Fact: The world is shrinking. The world is shrinking because of globalization (yea, that dreaded word from political science!) and technology. I can sit on my comfortable couch in Atlanta and talk on the phone to my friend in Liberia. I can be in Liberia in less than 24 hours. I can access the internet and read news stories from around the globe—as they happen. The big question that Tom Davis brings up is, what are we, as Christians, going to do with this truth that the world is shrinking?
We all know the Golden Rule, and if we follow Christ, we should be familiar with Jesus’ command to love your neighbor as yourself. The next question is, are we willing to love our neighbors—and more importantly, are we loving our neighbors with the love of Christ? Besides the fact that Christians are called to love our neighbors, any ‘good’ person would feel inclined to help someone in need. People want to be seen by others as someone who is kind or who makes a difference in the world in which they live. People want to promote change, advocate for things they are passionate about, protect against harm, transform and uplift. And, if you call yourself a follower of Christ, that should be even more of a reason to reach out and help the world around you!
I hope you’re not looking at me and thinking, “easy for her to say…she’s living in Africa and working with orphans.” I just shared in the previous post about my total disregard for God’s command to love the unlovely. So no matter how many times I might say “you”, I really mean “we”.
The point is, we do not comprehend or acknowledge how incredibly, incredibly blessed we are!! It doesn’t matter what your bank statement says, or what your employment status is, or what kind of car you drive or the neighborhood you live in—you are blessed! God has blessed us simply by the fact that we were born in this country! I’m assuming most of us are in the U.S., but if you’re anywhere in the Western world, first-world or in a developed nation—you are blessed!
We have an overabundance of everything! Even if you’re saying, “but I’m poor, I don’t have any money”—you are sitting in front of a computer, accessing the internet and reading this, aren’t you? I believe there is a difference between poor and poverty. Poor is not being able to acquire the things we want. Poverty is not being able to acquire the things we need…the things that are needed to survive. And no, I’m not Webster’s—it’s just my opinion.
I have seen poverty. I have seen naked, hungry and sick. I have had to struggle to find the right words to explain to children why they haven’t eaten in a few days. I have shown up at an orphanage without food, and debated whether or not to play duck-duck-goose…should the children be able to smile and laugh for awhile, or should they save their energy because they are hungry? I have held naked, dirty children. I have sat at the bedside of a sick child, rubbing their back because there’s nothing I could say or do to make them well.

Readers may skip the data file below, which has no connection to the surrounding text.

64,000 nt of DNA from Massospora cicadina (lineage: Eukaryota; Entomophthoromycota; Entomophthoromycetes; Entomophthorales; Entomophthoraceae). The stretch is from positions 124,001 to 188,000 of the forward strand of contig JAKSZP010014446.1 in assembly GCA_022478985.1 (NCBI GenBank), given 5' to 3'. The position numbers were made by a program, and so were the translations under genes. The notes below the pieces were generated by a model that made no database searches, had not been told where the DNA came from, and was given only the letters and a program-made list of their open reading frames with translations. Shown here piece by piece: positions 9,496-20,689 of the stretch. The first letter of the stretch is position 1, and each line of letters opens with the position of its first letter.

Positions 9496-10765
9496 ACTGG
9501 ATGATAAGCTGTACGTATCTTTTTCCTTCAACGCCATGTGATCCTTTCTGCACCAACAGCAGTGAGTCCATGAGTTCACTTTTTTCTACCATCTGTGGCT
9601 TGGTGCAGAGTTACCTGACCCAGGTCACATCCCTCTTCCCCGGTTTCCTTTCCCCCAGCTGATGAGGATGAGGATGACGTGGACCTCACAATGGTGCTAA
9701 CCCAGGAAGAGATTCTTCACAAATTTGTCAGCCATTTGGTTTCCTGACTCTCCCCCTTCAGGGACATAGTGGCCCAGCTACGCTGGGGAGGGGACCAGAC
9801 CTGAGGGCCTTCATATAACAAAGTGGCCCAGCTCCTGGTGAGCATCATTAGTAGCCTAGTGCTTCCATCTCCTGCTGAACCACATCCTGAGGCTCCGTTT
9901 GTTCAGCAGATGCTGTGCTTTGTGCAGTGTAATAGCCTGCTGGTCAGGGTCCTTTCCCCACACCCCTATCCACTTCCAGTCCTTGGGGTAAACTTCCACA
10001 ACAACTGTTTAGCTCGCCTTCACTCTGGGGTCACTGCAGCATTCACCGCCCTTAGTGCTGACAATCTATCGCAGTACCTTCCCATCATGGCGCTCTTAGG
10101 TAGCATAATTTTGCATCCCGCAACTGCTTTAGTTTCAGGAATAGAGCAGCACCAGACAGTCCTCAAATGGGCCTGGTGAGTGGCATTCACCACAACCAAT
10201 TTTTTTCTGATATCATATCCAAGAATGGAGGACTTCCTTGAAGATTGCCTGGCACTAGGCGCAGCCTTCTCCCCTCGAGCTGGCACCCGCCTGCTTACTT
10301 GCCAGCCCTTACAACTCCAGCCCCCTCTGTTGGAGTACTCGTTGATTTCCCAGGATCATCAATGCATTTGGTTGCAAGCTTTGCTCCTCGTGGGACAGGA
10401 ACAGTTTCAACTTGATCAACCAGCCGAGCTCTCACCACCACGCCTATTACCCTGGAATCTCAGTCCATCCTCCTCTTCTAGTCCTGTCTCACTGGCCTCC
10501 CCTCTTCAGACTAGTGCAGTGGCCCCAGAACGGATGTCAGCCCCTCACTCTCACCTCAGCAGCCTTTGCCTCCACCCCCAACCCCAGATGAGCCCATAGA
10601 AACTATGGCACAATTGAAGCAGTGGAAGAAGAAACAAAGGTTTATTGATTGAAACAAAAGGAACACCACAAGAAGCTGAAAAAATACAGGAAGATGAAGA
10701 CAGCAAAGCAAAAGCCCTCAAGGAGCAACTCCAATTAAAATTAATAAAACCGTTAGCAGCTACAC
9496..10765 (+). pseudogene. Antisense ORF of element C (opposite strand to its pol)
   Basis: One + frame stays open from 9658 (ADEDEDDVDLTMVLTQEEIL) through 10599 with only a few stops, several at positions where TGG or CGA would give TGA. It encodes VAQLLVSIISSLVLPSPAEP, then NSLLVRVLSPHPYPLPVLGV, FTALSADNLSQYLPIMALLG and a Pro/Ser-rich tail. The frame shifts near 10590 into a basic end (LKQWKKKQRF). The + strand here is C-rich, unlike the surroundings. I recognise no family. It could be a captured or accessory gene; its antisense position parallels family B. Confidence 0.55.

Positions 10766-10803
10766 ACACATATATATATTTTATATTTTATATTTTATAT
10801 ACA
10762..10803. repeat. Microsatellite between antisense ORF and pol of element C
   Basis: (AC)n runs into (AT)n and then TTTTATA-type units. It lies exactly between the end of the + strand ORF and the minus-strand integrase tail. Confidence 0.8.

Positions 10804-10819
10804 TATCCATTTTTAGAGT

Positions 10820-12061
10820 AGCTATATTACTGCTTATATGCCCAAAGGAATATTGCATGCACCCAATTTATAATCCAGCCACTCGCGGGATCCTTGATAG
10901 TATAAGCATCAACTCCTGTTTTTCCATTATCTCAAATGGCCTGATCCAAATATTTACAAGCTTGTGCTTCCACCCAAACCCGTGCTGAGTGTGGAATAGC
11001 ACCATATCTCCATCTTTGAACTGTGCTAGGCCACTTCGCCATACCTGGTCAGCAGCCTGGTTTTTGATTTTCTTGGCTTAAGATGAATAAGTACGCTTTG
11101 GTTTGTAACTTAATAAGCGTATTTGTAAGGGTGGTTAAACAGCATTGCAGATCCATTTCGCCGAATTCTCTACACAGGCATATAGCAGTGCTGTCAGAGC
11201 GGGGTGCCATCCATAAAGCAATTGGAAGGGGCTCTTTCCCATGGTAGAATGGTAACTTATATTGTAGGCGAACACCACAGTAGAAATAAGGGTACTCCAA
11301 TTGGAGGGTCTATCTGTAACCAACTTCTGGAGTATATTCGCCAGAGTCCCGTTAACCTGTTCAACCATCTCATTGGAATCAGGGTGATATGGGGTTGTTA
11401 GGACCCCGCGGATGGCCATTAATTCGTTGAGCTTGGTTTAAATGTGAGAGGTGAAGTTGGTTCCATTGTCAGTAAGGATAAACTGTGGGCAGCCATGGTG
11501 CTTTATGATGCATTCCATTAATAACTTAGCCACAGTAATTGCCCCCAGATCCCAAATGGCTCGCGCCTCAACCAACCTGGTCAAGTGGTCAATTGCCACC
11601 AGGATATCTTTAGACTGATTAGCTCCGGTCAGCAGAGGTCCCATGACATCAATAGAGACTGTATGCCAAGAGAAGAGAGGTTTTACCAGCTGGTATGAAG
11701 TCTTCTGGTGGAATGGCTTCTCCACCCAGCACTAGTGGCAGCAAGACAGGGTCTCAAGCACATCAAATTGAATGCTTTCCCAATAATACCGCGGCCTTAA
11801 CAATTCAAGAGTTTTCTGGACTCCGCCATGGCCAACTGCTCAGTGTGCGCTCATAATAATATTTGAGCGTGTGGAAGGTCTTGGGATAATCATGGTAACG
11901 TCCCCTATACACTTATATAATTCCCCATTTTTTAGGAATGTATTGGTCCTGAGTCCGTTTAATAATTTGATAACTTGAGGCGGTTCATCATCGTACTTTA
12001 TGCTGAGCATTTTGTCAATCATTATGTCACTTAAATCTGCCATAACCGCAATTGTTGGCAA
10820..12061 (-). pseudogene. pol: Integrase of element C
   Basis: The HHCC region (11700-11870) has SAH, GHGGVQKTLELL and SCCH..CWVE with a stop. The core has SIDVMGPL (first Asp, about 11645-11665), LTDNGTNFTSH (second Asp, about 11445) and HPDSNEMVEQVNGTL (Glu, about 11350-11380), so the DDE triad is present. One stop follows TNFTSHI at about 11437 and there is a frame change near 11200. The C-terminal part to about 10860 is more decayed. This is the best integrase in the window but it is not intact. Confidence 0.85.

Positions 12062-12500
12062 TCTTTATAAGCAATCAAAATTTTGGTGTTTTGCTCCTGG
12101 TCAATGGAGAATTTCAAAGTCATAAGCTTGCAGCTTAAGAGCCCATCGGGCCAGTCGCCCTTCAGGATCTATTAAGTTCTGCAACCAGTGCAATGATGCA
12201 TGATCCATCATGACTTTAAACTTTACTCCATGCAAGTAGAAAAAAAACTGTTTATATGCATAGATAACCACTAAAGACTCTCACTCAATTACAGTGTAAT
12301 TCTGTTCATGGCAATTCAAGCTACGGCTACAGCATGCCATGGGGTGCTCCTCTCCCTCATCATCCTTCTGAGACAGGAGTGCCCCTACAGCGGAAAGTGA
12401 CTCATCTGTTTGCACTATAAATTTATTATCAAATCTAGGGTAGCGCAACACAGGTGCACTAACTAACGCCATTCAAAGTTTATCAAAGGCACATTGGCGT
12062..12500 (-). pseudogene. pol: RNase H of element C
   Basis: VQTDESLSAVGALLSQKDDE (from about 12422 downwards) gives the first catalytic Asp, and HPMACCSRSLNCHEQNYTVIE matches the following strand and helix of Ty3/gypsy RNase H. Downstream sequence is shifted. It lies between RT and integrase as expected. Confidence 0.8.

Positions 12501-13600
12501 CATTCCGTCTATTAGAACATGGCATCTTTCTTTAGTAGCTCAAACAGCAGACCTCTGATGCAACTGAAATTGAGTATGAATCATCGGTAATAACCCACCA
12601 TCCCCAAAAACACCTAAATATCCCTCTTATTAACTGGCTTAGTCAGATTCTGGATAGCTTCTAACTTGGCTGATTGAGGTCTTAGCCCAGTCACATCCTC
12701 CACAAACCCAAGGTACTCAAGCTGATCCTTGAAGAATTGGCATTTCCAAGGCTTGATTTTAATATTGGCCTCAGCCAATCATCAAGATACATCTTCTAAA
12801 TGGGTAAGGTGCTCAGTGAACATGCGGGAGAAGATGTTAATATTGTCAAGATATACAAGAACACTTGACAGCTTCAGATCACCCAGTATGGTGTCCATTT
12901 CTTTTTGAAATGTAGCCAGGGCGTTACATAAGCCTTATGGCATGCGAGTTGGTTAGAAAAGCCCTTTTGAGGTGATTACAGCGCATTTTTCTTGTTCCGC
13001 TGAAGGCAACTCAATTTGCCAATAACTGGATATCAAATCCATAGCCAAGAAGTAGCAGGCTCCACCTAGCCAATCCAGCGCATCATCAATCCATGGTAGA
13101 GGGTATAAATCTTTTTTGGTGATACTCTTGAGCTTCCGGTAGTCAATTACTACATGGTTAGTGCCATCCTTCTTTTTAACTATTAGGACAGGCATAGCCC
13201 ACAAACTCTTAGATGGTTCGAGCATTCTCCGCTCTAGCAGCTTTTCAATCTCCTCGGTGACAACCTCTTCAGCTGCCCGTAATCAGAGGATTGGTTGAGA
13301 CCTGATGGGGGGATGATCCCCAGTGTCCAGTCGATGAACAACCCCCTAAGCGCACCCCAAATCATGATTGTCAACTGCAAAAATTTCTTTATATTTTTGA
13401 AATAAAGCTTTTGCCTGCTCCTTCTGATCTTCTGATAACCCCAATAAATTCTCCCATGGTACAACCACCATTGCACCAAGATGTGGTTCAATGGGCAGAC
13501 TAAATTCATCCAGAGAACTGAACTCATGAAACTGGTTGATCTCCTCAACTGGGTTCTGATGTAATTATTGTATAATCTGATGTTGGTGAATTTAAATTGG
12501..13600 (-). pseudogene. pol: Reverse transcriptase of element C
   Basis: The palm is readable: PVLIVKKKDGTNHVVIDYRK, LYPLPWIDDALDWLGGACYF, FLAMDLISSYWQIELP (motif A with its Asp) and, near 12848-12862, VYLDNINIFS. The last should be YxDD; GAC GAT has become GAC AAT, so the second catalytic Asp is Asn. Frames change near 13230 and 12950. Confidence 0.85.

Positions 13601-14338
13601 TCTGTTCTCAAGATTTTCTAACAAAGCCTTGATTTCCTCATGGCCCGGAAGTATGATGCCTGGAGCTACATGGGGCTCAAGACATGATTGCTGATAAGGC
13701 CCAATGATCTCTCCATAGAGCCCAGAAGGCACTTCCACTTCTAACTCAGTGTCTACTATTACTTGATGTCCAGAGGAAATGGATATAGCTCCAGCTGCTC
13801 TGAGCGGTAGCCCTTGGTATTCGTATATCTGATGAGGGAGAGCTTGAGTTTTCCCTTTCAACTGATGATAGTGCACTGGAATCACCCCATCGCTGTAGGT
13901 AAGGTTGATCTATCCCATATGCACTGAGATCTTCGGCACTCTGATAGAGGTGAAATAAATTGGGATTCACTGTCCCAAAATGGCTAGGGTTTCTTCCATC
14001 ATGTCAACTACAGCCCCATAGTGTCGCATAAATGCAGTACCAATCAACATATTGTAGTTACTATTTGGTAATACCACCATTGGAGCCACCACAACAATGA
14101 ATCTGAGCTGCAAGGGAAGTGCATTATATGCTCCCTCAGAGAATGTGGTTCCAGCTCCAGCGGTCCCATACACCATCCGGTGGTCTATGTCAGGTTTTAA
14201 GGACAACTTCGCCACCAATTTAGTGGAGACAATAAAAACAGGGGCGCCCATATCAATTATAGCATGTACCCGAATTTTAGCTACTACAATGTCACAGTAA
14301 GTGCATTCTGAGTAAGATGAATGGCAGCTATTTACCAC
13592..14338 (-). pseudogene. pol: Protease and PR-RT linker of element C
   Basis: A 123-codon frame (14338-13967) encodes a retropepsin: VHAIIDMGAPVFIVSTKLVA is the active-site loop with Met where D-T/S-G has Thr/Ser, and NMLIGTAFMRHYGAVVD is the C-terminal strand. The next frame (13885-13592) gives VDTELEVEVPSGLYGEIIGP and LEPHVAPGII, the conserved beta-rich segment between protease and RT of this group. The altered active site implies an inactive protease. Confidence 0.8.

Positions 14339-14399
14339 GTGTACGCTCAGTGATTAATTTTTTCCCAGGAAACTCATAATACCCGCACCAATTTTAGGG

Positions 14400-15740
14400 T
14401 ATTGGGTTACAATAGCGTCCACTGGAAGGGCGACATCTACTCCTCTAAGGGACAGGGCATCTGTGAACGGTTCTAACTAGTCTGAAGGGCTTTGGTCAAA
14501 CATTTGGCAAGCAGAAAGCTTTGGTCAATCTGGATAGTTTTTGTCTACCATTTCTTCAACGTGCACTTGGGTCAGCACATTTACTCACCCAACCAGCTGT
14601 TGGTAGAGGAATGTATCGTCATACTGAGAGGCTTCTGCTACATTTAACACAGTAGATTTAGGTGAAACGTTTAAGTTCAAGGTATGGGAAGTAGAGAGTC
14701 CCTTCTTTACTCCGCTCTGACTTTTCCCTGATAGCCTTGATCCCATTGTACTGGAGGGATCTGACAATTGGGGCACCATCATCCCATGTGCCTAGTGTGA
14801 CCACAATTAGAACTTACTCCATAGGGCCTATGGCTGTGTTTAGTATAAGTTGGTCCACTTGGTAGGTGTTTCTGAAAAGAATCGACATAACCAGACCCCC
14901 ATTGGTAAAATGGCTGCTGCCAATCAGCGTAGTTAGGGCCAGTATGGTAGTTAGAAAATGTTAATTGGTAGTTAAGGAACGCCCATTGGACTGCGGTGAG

Fact: 1.2 billion people live on less than $1 per day and almost 3 billion people live on less than $2 per day.
Fact: Almost 2.5 million children die each year because of malaria.
Fact: Hunger kills a child every 7 seconds.
Fact: Poverty is preventable!
Not only do most of us have an abundance, many of us have an overabundance. Why aren’t we doing more? Why are we doing nothing at all? What are we waiting for? If we, as followers of Christ, sit back and watch, how can we expect anyone else to take action and do something?
As Tom points out, the main reason we should be compassionate to our neighbors is because it glorifies God. I don’t know about you, but when I pray, I ask God to enable me to glorify Him more—especially in the simple, less-noticeable areas of my life. What better way to glorify our Creator than to love His creation?! Matthew 5:16 says, “let your light shine before men in such a way that they may see your good works, and glorify your Father who is in heaven.” When our light shines before men, we not only glorify God, but we also can inspire others to let their light shine too.
Instead of living a life where you’re always searching for bigger and better, try living your life by asking yourself daily what you can live without so that someone else might simply live. Also, ask yourself how you can use your time, gifts, talents, money and resources to love your neighbor. And if you’re like me, you have to continually ask God to give you more compassion!
As God reveals to you how you should love your neighbor, don’t sit back because you’re afraid or you don’t know how—just do something! If you’re ready, willing and available to be used by God, He will guide and direct you. God led me to Liberia because I made myself available. Even though I love the children of Liberia, trust me, I don’t always love Liberia. It’s not easy or comfortable or glamorous! But I’m following Christ and my heart is full. I have experienced joy, love, sadness and heartache—but I have drawn closer to the Father and I have a better understanding of His heart to reach those living in poverty.
I realize that not everyone is called to pack up and move to Africa, but everyone is called to do something! Yes, us lucky ones are called to go (lucky because we get to experience firsthand). Others are called to pray. And still, there are others who are called to encourage and support. Some are called to give sacrificially or financially (with a joyful heart, right?). Some people are called to reach their neighbor next door, while others are called to reach their neighbor on the other side of the world. I think you get the idea, but the bottom line is that we are all called to take part in this great big puzzle of a thing called the Body of Christ. We must do something—big or small—quickly, because our neighbors are dying.
Come back tomorrow for Chapter 3!